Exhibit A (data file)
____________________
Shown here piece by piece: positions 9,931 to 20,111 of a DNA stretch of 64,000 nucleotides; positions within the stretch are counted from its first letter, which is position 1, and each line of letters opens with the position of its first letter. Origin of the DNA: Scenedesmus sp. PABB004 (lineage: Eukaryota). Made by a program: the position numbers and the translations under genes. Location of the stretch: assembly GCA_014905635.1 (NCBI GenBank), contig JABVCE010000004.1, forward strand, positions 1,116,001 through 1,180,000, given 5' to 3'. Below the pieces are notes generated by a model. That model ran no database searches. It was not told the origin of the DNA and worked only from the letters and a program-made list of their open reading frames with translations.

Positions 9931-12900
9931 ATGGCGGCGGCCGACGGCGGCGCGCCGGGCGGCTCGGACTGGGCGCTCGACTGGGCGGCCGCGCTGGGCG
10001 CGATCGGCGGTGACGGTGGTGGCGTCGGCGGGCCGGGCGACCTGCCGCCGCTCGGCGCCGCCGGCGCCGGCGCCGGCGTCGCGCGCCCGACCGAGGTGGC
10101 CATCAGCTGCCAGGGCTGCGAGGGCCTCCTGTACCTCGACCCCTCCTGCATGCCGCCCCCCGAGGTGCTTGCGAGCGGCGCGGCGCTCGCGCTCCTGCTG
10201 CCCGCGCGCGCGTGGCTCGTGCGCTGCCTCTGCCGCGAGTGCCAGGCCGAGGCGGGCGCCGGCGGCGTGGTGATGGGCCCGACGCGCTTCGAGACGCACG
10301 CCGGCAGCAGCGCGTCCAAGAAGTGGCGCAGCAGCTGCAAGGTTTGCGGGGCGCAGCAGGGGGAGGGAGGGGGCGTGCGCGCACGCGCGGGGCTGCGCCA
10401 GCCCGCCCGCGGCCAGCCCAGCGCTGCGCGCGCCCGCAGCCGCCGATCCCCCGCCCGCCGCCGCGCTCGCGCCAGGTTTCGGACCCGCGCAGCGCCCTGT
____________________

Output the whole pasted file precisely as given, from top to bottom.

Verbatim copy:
Shown here piece by piece: positions 9,931 to 20,111 of a DNA stretch of 64,000 nucleotides; positions within the stretch are counted from its first letter, which is position 1, and each line of letters opens with the position of its first letter. Origin of the DNA: Scenedesmus sp. PABB004 (lineage: Eukaryota). Made by a program: the position numbers and the translations under genes. Location of the stretch: assembly GCA_014905635.1 (NCBI GenBank), contig JABVCE010000004.1, forward strand, positions 1,116,001 through 1,180,000, given 5' to 3'. Below the pieces are notes generated by a model. That model ran no database searches. It was not told the origin of the DNA and worked only from the letters and a program-made list of their open reading frames with translations.

Positions 9931-12900
9931 ATGGCGGCGGCCGACGGCGGCGCGCCGGGCGGCTCGGACTGGGCGCTCGACTGGGCGGCCGCGCTGGGCG
10001 CGATCGGCGGTGACGGTGGTGGCGTCGGCGGGCCGGGCGACCTGCCGCCGCTCGGCGCCGCCGGCGCCGGCGCCGGCGTCGCGCGCCCGACCGAGGTGGC
10101 CATCAGCTGCCAGGGCTGCGAGGGCCTCCTGTACCTCGACCCCTCCTGCATGCCGCCCCCCGAGGTGCTTGCGAGCGGCGCGGCGCTCGCGCTCCTGCTG
10201 CCCGCGCGCGCGTGGCTCGTGCGCTGCCTCTGCCGCGAGTGCCAGGCCGAGGCGGGCGCCGGCGGCGTGGTGATGGGCCCGACGCGCTTCGAGACGCACG
10301 CCGGCAGCAGCGCGTCCAAGAAGTGGCGCAGCAGCTGCAAGGTTTGCGGGGCGCAGCAGGGGGAGGGAGGGGGCGTGCGCGCACGCGCGGGGCTGCGCCA
10401 GCCCGCCCGCGGCCAGCCCAGCGCTGCGCGCGCCCGCAGCCGCCGATCCCCCGCCCGCCGCCGCGCTCGCGCCAGGTTTCGGACCCGCGCAGCGCCCTGT